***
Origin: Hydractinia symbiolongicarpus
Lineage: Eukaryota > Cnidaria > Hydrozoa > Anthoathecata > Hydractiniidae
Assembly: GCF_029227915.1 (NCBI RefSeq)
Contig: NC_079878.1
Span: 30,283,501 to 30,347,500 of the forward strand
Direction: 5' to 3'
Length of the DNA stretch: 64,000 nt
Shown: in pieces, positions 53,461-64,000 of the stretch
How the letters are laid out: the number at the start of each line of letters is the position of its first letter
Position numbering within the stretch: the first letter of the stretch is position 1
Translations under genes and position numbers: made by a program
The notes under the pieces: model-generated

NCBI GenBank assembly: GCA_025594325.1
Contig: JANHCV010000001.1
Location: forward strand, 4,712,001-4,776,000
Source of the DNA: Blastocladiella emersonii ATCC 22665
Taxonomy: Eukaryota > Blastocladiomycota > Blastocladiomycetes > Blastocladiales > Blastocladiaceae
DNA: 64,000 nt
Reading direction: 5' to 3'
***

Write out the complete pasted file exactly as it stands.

Origin: Hydractinia symbiolongicarpus
Lineage: Eukaryota > Cnidaria > Hydrozoa > Anthoathecata > Hydractiniidae
Assembly: GCF_029227915.1 (NCBI RefSeq)
Contig: NC_079878.1
Span: 30,283,501 to 30,347,500 of the forward strand
Direction: 5' to 3'
Length of the DNA stretch: 64,000 nt
Shown: in pieces, positions 53,461-64,000 of the stretch
How the letters are laid out: the number at the start of each line of letters is the position of its first letter
Position numbering within the stretch: the first letter of the stretch is position 1
Translations under genes and position numbers: made by a program
The notes under the pieces: model-generated

NCBI GenBank assembly: GCA_025594325.1
Contig: JANHCV010000001.1
Location: forward strand, 4,712,001-4,776,000
Source of the DNA: Blastocladiella emersonii ATCC 22665
Taxonomy: Eukaryota > Blastocladiomycota > Blastocladiomycetes > Blastocladiales > Blastocladiaceae
DNA: 64,000 nt
Reading direction: 5' to 3'